I don’t often use the word ‘should’, but if you want to live more creatively, more fully, more authentically and ‘feed’ your Creative Being, there are some things that can really help. I asked a few of the creative people I know what their essential practices were, to help me compile this list.
For anyone who either wants to make more art, get more inspiration or just wants to live more creatively, I recommend a regular and balanced diet of several art forms.
If you look at the life of most famous artists, poets and writers you will see that they had a broad range of creative interests which stretched beyond their own particular discipline. Leonardo da Vinci painted, sculpted, played music and was also a scientist. John Lennon painted and drew, and had a huge interest in the visual arts (how do you think he met Yoko Ono? Up a ladder at an art gallery, according to one story!). Jane Austen was a skilled needlewoman (I’ve had the honour of visiting her house and seeing some of her beautiful work on display there) and Maya Angelou has also been a singer and actress.
Many of us are on tight budgets and may feel unable to do the things we need to to nourish our creativity – I know I did for many years. Creative activity can be expensive to access, but that’s not always the case. These are things that are (mostly) free, but some may take some investment in yourself. This may mean tighter budgeting to ensure there is a little set aside for your creative activities each week, but it is a worthwhile spend.
What better thing to invest in, after all, than your own Creative Being?
Here’s an essentials list, for artists of all types:
1) Journal and record. Keeping an observational record of your day to day life, noting down ideas and exploring themes is a must for any artist. This isn’t the angst-ridden confessional of your adolescence, but a place where you hone your ability to observe and interpret your world.
2) Get to art galleries , particularly private views & openings. Far from being exclusive events, you can usually join the mailing list for any gallery to get invitations to these events and they are a great chance to meet artists and other people interested in the Arts. What’s more, these events are usually free and there is sometimes free wine (always a bonus!).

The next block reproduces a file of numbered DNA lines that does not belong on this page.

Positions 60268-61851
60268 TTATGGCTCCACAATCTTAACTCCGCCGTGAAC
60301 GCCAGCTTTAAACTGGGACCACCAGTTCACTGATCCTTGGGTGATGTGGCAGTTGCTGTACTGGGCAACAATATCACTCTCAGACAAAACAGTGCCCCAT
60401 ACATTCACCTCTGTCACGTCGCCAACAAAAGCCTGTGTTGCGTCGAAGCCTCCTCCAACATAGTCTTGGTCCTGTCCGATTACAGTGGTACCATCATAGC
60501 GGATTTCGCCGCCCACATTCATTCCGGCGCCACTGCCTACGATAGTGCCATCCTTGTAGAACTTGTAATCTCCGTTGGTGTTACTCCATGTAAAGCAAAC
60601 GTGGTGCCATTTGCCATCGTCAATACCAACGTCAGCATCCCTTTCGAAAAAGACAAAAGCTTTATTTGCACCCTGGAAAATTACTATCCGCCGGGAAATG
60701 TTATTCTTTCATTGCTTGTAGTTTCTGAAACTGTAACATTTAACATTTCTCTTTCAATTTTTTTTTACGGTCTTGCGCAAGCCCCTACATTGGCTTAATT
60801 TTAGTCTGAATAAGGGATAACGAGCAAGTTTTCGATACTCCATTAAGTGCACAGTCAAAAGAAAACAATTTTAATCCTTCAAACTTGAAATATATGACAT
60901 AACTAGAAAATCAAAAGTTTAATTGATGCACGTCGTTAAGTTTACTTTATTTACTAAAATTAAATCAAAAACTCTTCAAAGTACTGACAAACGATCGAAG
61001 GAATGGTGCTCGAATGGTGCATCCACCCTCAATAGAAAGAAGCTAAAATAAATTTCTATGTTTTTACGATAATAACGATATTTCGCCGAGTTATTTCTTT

You can also often visit artist’s homes (once they’re dead and they’ve opened them up to the public – I believe it’s called stalking otherwise!!) which can be very inspiring.
3) Go and see art live as often as possible. TV and film are both good mediums for art, but nothing beats a real-life experience. From visiting your local music venue for an open mic night to going to the theatre, it’s essential to your creative self to see art up close and personal.
If you are on a tight budget, many theaters need volunteers and will let you see show for a discount or even for free, or you can sometimes join a ‘friends’ or other scheme to get discounted tickets (these schemes make great birthday and Christmas presents, too!). Live music events are often free or low cost.
Again, set aside some money each week or month for these activities, regarding them as vital to your creative health and happiness.
4) Get outside. Nature is the best inspiration for any artist – always has been from the first cave paintings to contemporary land art, nature is a great teacher and muse. Local artist Kate Woodley Smith
Writer Harriet Stack says “….walking is essential, as is writing for fun as well as for whatever purpose I have that day. I need to meditate and to be present. I also need to fill up, have plenty of fun, get inspired and connected.”
5) Try new things. An artist should never be static but keep moving forwards, trying new materials, techniques and artforms to keep ideas flowing and fresh.
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